USA TODAY NETWORK
CHARLESTON, S.C. — Long pauses sometimes separate his sentences as he reads notes written by his attorneys, then gathers his thoughts. From time to time, stutters punctuate his words.
At other moments, Dylann Roof sounds confident — as he did Thursday morning when he asked the judge to delay a planned Tuesday trial start for his capital case.
“I would like to ask you for two days’ delay before the pretrial. I just, I need more time to prepare,” Roof said, later adding, “When I chose to represent myself, I didn’t ask for a delay before jury selection.”
He would, however, like the process of picking jurors to slow down. The federal judge overseeing the case declined.
Roof could face the death penalty should he be found guilty of killing nine black worshipers at Emanuel African Methodist Episcopal Church in June 2015. In serving as his own lawyer, the 22-year-old is uttering the most substantial comments he’s made in public since his arrest.
There is little doubt Roof is intelligent. U.S. District Court Judge Richard Gergel has called him as much in open court, and in documents noted he has an “extremely high IQ,” free of cognitive impairment.
Throughout the proceedings, the admitted white supremacist remains attentive and engaged, making no outbursts or inappropriate statements.
But many case watchers well-versed in death penalty litigation question whether deep-seated mental health problems are behind the “beyond the pale” shootings at Mother Emanuel. With his demand to represent himself, they doubt jurors will ever hear of them.
Capital defendants typically choose to represent themselves for three reasons, said Charleston attorney Chris Adams, who has handled about 75 death penalty cases across the country, keeping all those clients off death row.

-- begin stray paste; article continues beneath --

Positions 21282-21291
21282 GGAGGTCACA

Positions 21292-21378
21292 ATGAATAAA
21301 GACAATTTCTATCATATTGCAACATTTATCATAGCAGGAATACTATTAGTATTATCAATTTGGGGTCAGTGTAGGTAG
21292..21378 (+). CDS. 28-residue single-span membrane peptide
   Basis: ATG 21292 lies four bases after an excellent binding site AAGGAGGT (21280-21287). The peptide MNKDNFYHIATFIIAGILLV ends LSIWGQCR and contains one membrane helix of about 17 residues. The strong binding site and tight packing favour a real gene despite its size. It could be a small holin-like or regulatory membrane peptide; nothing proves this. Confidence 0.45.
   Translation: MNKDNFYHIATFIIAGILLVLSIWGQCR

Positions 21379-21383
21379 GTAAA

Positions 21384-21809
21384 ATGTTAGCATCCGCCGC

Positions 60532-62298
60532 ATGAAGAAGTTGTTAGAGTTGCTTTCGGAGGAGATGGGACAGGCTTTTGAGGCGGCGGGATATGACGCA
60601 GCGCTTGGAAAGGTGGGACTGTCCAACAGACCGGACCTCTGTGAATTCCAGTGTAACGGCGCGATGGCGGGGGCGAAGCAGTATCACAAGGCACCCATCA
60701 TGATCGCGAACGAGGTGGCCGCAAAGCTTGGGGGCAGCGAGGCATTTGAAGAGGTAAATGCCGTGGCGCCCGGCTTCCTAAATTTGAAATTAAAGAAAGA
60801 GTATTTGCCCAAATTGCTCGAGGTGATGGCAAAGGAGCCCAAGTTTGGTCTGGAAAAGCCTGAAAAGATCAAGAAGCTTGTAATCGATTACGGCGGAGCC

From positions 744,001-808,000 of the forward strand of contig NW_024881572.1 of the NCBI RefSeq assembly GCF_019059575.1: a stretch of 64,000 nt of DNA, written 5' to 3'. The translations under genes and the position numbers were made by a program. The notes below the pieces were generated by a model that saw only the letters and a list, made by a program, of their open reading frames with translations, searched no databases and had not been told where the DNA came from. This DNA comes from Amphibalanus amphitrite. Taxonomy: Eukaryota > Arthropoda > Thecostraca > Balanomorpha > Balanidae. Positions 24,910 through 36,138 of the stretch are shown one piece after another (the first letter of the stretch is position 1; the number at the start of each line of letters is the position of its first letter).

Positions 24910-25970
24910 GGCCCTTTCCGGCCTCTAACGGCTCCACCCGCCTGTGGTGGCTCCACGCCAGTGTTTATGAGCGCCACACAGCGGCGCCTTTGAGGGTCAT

In the first, defendants have no faith in their attorneys, an option Adams rejects in the Roof case. Roof was represented by a team widely regarded as among the best in the country not only for their legal knowledge, but also for their compassion and dedication.
Some want “death by jury,” he said, while others hope to hide a mental health condition from a public forum. High intelligence does not preclude mental impairment, he added, noting “Unabomber” Ted Kaczynski was known both as a domestic terrorist and a math prodigy.
“I was just heartsick,” Adams said of learning Roof would represent himself. “I’ve seen this sort of thing happen before and it never works, it never goes well.”
White supremacist Frazier Glenn Miller Jr. was sentenced to death last year for killing three people in Kansas, two of them at Jewish center. He told jurors he regretted not killing more people and saluted with a “Heil Hitler” when he was found guilty.
Roof’s defense team this summer announced its intent in court paperwork to introduce evidence relating to a mental disease or defect, though any possible affliction has not been disclosed.
In media accounts, Roof’s expressions have sometimes been described as smirks or slight smiles, but to watch him in court is to see his face occasionally pull into subtle grimaces or winces that aren’t always connected to the issues at hand.
As proceedings continue, he often addresses the judge when asked for a motion to strike or keep a prospective juror, though as a third day opened this week, he began…